Queston on how LINQ to SQL executes its queries RRS feed

  • General discussion

  • Hi, I am writing a program in VB.NET (2010) that is using LINQ queries to pull information from a SQL database (SQL Azure, to be specific).

    The problem is that these queries run SO SLOW. It takes 3 to 4 seconds to get through the code. And my suspicion is that when I write the query, it does not execute the query immediately, but instead executes the query each time it is referenced. See the below code for an example:


    Dim CurRecord = From Transaction In db.Transactions.AsEnumerable() _
              Where Transaction.ID = ThisID _
              Select Transaction
    If Not CurRecord.Count = 0 Then
       If CurRecord.Count > 1 Then
         'Process Some Code
         For x As Int32 = 0 to 10000 Step 1
            If CurRecord.FirstOrDefault.ID = x Then
              'Process some other code
            End If
         Next x
         If CurRecord.FirstOrDefault.ItemA = "Y" Then
            'Do Something
            'Do something else
         End If
       End If
    End If

    I have this feeling that it is executing the query once each time it hits the Count statements, then it is executing the query 10000 times during the loop, then again when it gets the value for the ItemA field. Is this true?

    The parts of the code where it says "Process some code" or "Do Something", etc., are VERY SMALL amounts of code, like change a label on the screen. Nothing that should hold this process up. So why does it take sometimes between 1 and 5 seconds to execute the code?

    If this is the case, what are my other options? I used to write SQL commands using an OdbcConnection, and fill a datatable with the results. Then I would use the datatable object in the above code. This would make the above code run in about a tenth of a second.

    I am restricted to using LINQ to SQL in this new project, and I cannot use the old OdbcConnections, or else I would! Any suggestions?

    Friday, September 17, 2010 3:09 PM

All replies

  • Friend, I'm not a VB programmer, so sugestion about the code are off the table.  However in order to speed this up you could load the query into a list, in c# there is a ToList() that used in the query will execute it on the spot and put the result in a list.  This will prevent additional trips to the db.

    There should be something like that in vb.


    Friday, September 17, 2010 3:51 PM
  • Hi Greg,

    "Whether you write a query as a high-level query expression or build one out of the individual operators, the query that you write is not an imperative statement executed immediately. It is a description. For example, in the declaration below the local variable q refers to the description of the query not the result of executing it.

    Dim q = From cust In db.Customers _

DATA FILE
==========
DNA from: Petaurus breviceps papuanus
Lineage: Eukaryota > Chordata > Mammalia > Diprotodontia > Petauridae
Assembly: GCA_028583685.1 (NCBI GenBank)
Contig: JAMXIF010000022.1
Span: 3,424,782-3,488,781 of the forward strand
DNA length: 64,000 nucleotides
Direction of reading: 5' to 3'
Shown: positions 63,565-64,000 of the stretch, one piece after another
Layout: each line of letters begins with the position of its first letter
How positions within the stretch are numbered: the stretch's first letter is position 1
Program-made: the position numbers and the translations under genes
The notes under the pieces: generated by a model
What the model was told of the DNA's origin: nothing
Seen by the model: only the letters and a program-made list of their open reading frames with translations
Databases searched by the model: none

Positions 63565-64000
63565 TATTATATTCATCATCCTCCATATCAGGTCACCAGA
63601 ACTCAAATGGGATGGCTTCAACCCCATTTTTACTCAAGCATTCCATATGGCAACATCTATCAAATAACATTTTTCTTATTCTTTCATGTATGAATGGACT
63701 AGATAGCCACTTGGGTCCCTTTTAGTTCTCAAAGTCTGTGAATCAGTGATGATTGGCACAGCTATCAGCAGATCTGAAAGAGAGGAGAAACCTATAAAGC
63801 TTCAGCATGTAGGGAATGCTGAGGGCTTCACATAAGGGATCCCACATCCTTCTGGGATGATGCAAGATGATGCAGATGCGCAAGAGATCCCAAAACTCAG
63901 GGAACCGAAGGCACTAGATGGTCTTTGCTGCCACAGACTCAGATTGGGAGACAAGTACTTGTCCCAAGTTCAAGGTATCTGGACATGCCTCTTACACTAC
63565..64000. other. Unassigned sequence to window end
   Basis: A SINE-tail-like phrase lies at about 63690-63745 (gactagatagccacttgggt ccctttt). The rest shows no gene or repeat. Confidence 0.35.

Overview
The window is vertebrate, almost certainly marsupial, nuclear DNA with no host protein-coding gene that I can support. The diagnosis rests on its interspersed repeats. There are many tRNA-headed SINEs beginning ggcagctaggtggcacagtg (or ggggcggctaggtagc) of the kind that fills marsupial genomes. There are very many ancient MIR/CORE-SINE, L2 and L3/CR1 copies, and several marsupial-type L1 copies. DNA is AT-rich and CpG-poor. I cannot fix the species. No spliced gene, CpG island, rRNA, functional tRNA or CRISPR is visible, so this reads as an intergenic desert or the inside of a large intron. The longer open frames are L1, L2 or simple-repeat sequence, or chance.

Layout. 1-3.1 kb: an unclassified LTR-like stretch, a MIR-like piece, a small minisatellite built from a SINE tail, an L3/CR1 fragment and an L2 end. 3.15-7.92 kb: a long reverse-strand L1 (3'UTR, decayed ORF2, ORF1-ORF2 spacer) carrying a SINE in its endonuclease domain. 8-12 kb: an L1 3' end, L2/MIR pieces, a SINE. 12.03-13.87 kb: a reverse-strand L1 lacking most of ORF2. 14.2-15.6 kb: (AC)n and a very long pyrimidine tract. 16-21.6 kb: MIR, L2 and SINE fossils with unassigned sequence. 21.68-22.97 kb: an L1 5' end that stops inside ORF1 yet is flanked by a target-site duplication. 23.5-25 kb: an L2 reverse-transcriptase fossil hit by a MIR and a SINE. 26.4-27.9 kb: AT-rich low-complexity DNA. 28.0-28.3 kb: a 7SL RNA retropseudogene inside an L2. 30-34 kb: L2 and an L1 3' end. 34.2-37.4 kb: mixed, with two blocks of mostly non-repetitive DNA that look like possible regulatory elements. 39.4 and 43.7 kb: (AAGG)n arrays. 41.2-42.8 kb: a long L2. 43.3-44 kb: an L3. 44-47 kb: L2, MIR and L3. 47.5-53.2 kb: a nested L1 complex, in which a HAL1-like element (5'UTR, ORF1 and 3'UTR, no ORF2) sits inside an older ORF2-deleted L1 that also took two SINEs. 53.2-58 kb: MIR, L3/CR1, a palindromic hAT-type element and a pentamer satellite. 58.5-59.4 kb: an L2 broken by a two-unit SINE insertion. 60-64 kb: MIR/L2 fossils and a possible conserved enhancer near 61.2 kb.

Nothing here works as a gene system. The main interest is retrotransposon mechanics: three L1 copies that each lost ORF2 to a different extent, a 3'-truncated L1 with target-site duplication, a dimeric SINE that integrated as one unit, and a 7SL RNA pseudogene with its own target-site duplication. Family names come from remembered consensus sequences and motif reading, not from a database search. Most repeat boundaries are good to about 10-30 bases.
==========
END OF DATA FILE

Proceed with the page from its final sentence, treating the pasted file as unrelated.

where cust.City = "London"
    For Each cust  In q

    The actual type of q in this instance is IQueryable<Customer>. It's not until the application attempts to enumerate the contents of the query that it actually executes. In this example the foreach statement causes the execution to occur.

    Therefore, it follows that if a query is enumerated twice it will be executed twice.

    Dim londonCustomers = From cust In db.Customers _
                           where cust.City = "London"
    ' Execute first time
    For Each cust In londonCustomers
    ' Execute second time
    For Each cust In londonCustomers

    This behavior is known as deferred execution. Just like with an ADO.NET command object it is possible to hold onto a query and re-execute it.

    Of course, application writers often need to be very explicit about where and when a query is executed. It would be unexpected if an application were to execute a query multiple times simply because it needed to examine the results more than once. For example, you may want to bind the results of a query to something like a DataGrid. The control may enumerate the results each time it paints on the screen.

    To avoid executing multiple times convert the results into any number of standard collection classes. It is easy to convert the results into a list or array using the standard query operators ToList() or ToArray().

    Dim londonCustomers = From cust In db.Customers _
                           where cust.City = "London"
    ' Execute once using ToList() or ToArray()
    Dim londonCustList = londonCustomers.ToList()
    ' Neither of these iterations re-executes the query
    For Each cust In londonCustList
    For Each cust In londonCustList

    For more information, please refer to MSDN document.

    Best regards,

    Alex Liang

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    Tuesday, September 21, 2010 8:50 AM
  • Alex & Serguey,

    Thank you. That was exactly what I was looking for. The code went from taking between 17-35 seconds to run, down to 1-2 seconds.


    Wednesday, September 22, 2010 8:32 PM